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fig04: Characterization of leukemic cells in vivo. (a) Flow cytometric analysis of leukemic cells. Murine bone-marrow cells were prepared from mice that developed leukemia after receiving transplantation of tumor cells transduced with CALM-AF10 or NES2-AF10, and were co-stained for Gr-1, Mac-1, colony stimulating factor 1 receptor (CSF1R) and c-kit; data are representative of CALM-AF10 primary transplantation (n = 3) and NES2-AF10 primary transplantation (n = 3). (b) Hoxa cluster and Meis1 expression in mice receiving cells transduced with wild-type and mutant CALM-AF10. RNA transcripts were analyzed by real-time PCR of bone-marrow cells in mice that developed leukemia after CALM-AF10 and NES2-AF10 bone-marrow transplantation. Expression levels of Hoxa5, Hoxa7, Hoxa9, Hoxa10 and Meis1 were normalized against Actb and compared with wild-type whole bone marrow. Data are shown as means ± SEM from three independent leukemic mice. *P < 0.05; **P < 0.01 (vs normal bone-marrow cells).
Mentions: To determine whether CALM-AF10 and NES2-AF10 can induce leukemia in mice, we injected bone-marrow progenitor cells transduced with CALM-AF10 and NES2-AF10 into lethally irradiated mice. Seven out of eight mice transplanted with cells expressing CALM-AF10 developed leukemia within 6 months after transplantation (Fig.3a), and all mice transplanted with cells expressing NES2-AF10 developed leukemia within 3 months after transplantation. When cells prepared from bone marrow of these leukemic mice were transplanted into secondary recipient mice, all recipients promptly developed leukemia (medians: CALM-AF10 donors, 21 days [n = 4]; NES2-AF10 donors, 25 days [n = 9]). Morphological analysis revealed large populations of blast cells in leukemic mice receiving cells transduced with either CALM-AF10 or NES2-AF10 (Fig.3b,c). Flow cytometry analysis showed that cells expressing CALM-AF10 and NES2-AF10 in the bone marrow cells of primary recipient mice were Mac1+, CSF1R+ and c-kit+ (Fig.4a). Moreover, as shown in Figure4b, Hoxa5, Hoxa7, Hoxa9, Hoxa10 and Meis1 expression levels were upregulated in cells expressing CALM-AF10 and NES2-AF10 compared with normal bone marrow cells, although upregulation of Hoxa5 and Meis1 in primary recipient mice harboring NES2-AF10 was not significant (P = 0.084 and P = 0.093, respectively). These data demonstrate that the NES within CALM-AF10 is a critical element for induction of leukemia.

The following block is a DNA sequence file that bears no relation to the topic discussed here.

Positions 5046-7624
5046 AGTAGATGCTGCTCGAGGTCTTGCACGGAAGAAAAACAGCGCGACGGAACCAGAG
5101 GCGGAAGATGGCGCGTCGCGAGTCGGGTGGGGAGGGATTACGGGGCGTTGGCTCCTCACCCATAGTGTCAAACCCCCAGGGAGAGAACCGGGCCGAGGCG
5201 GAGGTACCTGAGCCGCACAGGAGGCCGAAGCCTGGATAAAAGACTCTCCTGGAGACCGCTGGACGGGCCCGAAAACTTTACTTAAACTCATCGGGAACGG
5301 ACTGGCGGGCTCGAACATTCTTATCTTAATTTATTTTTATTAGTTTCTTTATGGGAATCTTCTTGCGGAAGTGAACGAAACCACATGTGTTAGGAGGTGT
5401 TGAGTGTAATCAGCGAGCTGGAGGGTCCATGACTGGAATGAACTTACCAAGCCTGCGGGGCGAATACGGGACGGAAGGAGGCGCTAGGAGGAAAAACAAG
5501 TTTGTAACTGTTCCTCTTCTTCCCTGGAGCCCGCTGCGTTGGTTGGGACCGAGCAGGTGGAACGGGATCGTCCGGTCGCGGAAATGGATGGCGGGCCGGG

Bottom Line: The CALM-AF10 fusion gene, which results from a t(10;11) translocation, is found in a variety of hematopoietic malignancies.Wild-type clathrin assembly lymphoid myeloid leukemia protein (CALM) primarily localizes in a diffuse pattern within the cytoplasm, whereas AF10 localizes in the nucleus; however, it is not clear where CALM-AF10 acts to induce leukemia.These results suggest that during leukemogenesis, CALM-AF10 plays its critical roles in the cytoplasm.

View Article: PubMed Central - PubMed

Affiliation: Division of Hematological Malignancy, National Cancer Center Research Institute, Tokyo, Japan.

Show MeSH
Related in: MedlinePlus